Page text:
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    Pain Caused by Burns

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    Pain management for burns can be difficult, because burns differ in type and severity. There are three types of burns:

    • First-degree burns are considered mild compared to other burns. They result in pain and reddening of the epidermis (outer layer of the skin).
    • Second-degree burns (partial thickness burns) affect the epidermis and the dermis (lower layer of skin). They cause pain, redness, swelling, and blistering.
    • Third-degree burns (full thickness burns) go through the dermis and affect deeper tissues. They result in white or blackened, charred skin that may be numb.

    What Causes Burns?

    Dry heat (such as fire), wet heat (such as steam or hot liquids), radiation, friction, heated objects, the sun, electricity, or chemicals can all cause burns. Thermal burns are the most common kind of burns. These burns occur when flames, hot metals, scalding liquids, or steam come in contact with skin as a result of many different circumstances, including house fires, vehicle accidents, kitchen accidents, and electrical malfunctions.

    What Are the Symptoms of Burns?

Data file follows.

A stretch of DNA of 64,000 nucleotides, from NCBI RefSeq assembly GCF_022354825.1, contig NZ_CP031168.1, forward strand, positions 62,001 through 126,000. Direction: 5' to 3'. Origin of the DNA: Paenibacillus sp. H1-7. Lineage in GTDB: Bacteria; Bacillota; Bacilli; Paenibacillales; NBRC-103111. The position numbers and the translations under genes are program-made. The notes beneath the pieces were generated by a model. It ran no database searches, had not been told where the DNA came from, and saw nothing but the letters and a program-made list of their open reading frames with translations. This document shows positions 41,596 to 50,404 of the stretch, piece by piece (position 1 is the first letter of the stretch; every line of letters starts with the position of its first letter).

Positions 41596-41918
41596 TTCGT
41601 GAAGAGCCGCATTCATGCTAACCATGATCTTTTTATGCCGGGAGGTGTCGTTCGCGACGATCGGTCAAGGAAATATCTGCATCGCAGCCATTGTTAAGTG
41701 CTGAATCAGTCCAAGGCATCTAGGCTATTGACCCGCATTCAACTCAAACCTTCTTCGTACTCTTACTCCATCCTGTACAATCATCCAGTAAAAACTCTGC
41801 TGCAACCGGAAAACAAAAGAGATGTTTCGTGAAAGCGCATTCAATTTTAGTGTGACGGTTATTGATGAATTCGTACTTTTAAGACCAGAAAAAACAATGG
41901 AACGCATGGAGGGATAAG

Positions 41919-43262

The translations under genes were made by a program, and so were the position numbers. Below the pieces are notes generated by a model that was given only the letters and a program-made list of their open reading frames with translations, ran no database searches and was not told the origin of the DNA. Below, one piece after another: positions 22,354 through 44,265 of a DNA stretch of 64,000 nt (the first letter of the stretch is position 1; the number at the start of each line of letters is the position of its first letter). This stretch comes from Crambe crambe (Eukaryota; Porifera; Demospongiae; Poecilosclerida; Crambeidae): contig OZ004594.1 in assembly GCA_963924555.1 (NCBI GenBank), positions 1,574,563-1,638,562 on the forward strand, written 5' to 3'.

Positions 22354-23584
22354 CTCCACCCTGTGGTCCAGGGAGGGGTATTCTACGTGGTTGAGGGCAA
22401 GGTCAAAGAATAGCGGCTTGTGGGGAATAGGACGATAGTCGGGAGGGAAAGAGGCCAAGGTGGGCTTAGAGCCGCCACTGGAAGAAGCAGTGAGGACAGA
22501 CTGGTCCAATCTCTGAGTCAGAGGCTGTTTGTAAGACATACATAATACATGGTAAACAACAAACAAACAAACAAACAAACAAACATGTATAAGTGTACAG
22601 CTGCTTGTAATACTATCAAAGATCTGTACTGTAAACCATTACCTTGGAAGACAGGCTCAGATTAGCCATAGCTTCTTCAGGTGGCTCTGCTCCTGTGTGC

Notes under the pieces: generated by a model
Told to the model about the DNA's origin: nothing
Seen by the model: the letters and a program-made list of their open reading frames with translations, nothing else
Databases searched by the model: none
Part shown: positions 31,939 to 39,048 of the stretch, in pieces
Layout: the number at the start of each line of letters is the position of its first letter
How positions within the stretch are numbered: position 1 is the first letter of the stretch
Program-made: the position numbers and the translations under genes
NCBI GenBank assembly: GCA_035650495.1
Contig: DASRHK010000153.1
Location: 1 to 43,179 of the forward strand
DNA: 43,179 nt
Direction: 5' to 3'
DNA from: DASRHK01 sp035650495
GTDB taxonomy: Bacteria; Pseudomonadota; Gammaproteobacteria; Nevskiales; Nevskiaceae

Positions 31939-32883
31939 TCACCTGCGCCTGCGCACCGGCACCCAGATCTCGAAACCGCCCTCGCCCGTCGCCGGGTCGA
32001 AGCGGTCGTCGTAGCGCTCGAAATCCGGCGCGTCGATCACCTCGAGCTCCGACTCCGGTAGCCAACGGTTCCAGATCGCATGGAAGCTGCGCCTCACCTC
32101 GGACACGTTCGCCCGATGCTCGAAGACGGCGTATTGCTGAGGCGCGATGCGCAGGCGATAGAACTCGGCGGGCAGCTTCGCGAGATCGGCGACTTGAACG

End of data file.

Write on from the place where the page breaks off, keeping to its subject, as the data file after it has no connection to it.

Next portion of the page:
The symptoms of burns depend on the cause and type of burn. They can include:

    • Blisters
    • Pain (The degree of pain is not related to the severity of the burn, as the most serious burns can be painless.)
    • Peeling skin
    • Red skin
    • Shock (Symptoms of shock may include pale and clammy skin, weakness, bluish lips and fingernails, and a drop in alertness.)
    • Swelling
    • White or charred skin

    Treatment of Burns

    Burn treatment depends on the type of burn. First-degree burns usually are treated with skin care products like aloe vera cream or an antibiotic ointment and pain medication such as acetaminophen (Tylenol).

    Second-degree burns may be treated with an antibiotic cream or other creams or ointments prescribed by a doctor.

    The treatment of third-degree burns may require the process of skin grafting or the use of synthetic skin. Severe burns covering large parts of the body may need more intensive treatments such as intravenous (IV) antibiotics to prevent infection or IV fluids to replace fluids lost when skin was burned.

    Managing Burn Pain

    Burn pain can be one of the most intense and prolonged types of pain. Burn pain is difficult to control because of its unique characteristics, its changing patterns, and its various components. In addition, there is pain involved in the treatment of burns, as the wounds must be cleansed and the dressings changed. Studies show that aggressive treatments for pain are needed with severe burns.

    WebMD Medical Reference

    Reviewed by Melinda Ratini, DO, MS on April 08, 2015
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